Wake Up and Smell the Coffee (Cheese) | culture: the word on cheese
☰ menu   

Wake Up and Smell the Coffee (Cheese)

Up until now, there was only coffee-rubbed cheese. Barely Buzzed, created by Beehive Cheese, is a cheddar-style whose rind is rubbed in espresso beans and lavender and aged for 18 months. The cheese became popular with enthusiasts fast and won an American Cheese Society first place ribbon only one year after initial production. Now, two Copenhagen companies are collaborating to take this mix of cheese and coffee to a new level: coffee-infused cheese.

The Coffee Collective, a coffee roaster, and Arla Unika, a cheese shop, have joined forces to try and create the next trend in caffeinated curds. The two businesses began their collaboration in 2014 and previously made one batch of coffee cheese that wasn’t quite right. Now that the second attempt is complete after eight months of aging, they believe they’re a little closer to perfection.

The cheese starts with Finca Vista Hermosa, a Guatemalan coffee—and a lot of it— 66 gallons on 6,000-watt heaters. After it’s done brewing, the coffee is poured into water, strained through a cheese cloth, and left overnight in a large ice bath. The next morning, it’s then poured into 650 gallons of organic milk from a nearby Danish dairy. The result? A beautiful milk-chocolate cheese with a light lavender edge and smoke-colored rind that almost looks too elegant to eat.

The cheese it was based upon, Swedish Prästost, generally crumbles when cut (check out our recipe for Prästost muffins!). But with the large amount of coffee added to the batch, the cheese became firmer and customers can even put it in their fridge to harden more and age to their taste. The founders, Klaus Thompsen and Mads Østergaard-Clausen, say it’s an ideal snack cheese and delicious with crackers.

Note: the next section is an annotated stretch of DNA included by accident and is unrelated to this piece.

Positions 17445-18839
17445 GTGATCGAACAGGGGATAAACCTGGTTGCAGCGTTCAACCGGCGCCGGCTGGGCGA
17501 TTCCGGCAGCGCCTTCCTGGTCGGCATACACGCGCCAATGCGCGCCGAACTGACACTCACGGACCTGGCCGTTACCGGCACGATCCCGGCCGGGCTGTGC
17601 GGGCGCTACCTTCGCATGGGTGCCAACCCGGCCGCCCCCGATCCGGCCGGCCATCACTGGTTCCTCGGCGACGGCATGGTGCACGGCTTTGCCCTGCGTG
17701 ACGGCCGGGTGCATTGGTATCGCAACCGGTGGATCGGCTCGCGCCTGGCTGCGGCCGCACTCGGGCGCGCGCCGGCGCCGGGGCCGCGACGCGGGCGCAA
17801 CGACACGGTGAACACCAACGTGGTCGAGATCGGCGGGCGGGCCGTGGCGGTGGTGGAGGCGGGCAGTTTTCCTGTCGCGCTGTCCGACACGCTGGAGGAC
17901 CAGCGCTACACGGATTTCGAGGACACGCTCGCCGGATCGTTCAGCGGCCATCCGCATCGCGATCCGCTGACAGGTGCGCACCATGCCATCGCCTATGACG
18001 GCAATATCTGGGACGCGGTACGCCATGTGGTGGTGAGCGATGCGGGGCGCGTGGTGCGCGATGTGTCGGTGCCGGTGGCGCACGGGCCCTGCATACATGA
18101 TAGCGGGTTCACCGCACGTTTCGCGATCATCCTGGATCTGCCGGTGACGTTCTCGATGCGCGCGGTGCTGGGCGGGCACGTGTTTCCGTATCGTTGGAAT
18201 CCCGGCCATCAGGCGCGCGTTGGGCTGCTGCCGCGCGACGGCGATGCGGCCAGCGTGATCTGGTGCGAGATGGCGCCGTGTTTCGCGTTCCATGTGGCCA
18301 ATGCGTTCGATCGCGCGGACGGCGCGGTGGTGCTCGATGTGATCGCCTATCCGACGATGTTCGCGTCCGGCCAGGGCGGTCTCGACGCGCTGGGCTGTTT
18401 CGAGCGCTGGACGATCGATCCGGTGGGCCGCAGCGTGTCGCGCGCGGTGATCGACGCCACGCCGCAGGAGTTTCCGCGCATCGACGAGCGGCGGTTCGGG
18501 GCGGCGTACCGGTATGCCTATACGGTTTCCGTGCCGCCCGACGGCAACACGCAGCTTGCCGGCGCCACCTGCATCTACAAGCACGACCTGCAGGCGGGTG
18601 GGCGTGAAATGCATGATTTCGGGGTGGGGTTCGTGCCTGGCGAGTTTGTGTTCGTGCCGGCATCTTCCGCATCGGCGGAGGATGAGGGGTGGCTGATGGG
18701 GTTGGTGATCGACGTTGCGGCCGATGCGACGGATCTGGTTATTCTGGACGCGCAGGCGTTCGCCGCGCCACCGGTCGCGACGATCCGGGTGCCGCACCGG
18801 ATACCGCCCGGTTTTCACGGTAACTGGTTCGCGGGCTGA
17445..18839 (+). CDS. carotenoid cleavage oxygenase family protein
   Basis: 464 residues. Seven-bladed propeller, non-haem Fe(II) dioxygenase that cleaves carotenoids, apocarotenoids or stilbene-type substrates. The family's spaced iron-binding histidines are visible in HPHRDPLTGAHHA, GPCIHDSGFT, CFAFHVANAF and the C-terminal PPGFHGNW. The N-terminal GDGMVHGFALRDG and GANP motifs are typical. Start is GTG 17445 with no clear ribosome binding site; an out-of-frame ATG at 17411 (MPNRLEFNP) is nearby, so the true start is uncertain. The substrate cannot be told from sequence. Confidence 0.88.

The concoction isn’t perfect yet; with a tasting coming up, they’ll likely know more about what the consumers want. In an interview with writer Liz Clayon of coffee publication Sprudge, Thompsen said they’re always striving for better:

The cheese is something we think we will continue to produce, but we see it as a work in progress. The next cheese we’ll need to produce quite soon, because it needs resting time, and we really want to develop it more—it’s not like we think it’s something we got completely right the first time, it’s a completely new product category that we need to develop.

While it may not be a substitute for you daily venti mocha latte, it’s a concept that could take off, once perfected and (fingers crossed) brought to America, for coffee and cheese enthusiasts alike.

Photographs courtesy of The Coffee Collective, a coffee roaster, and Arla Unika via Sprudge

Becca McGilloway

Becca McGilloway studied Writing, Literature, and Publishing at Emerson College. When she isn't on the hunt for the latest cheese-permeated vegetarian recipe on Pinterest, she's probably binge-watching Gilmore Girls on Netflix.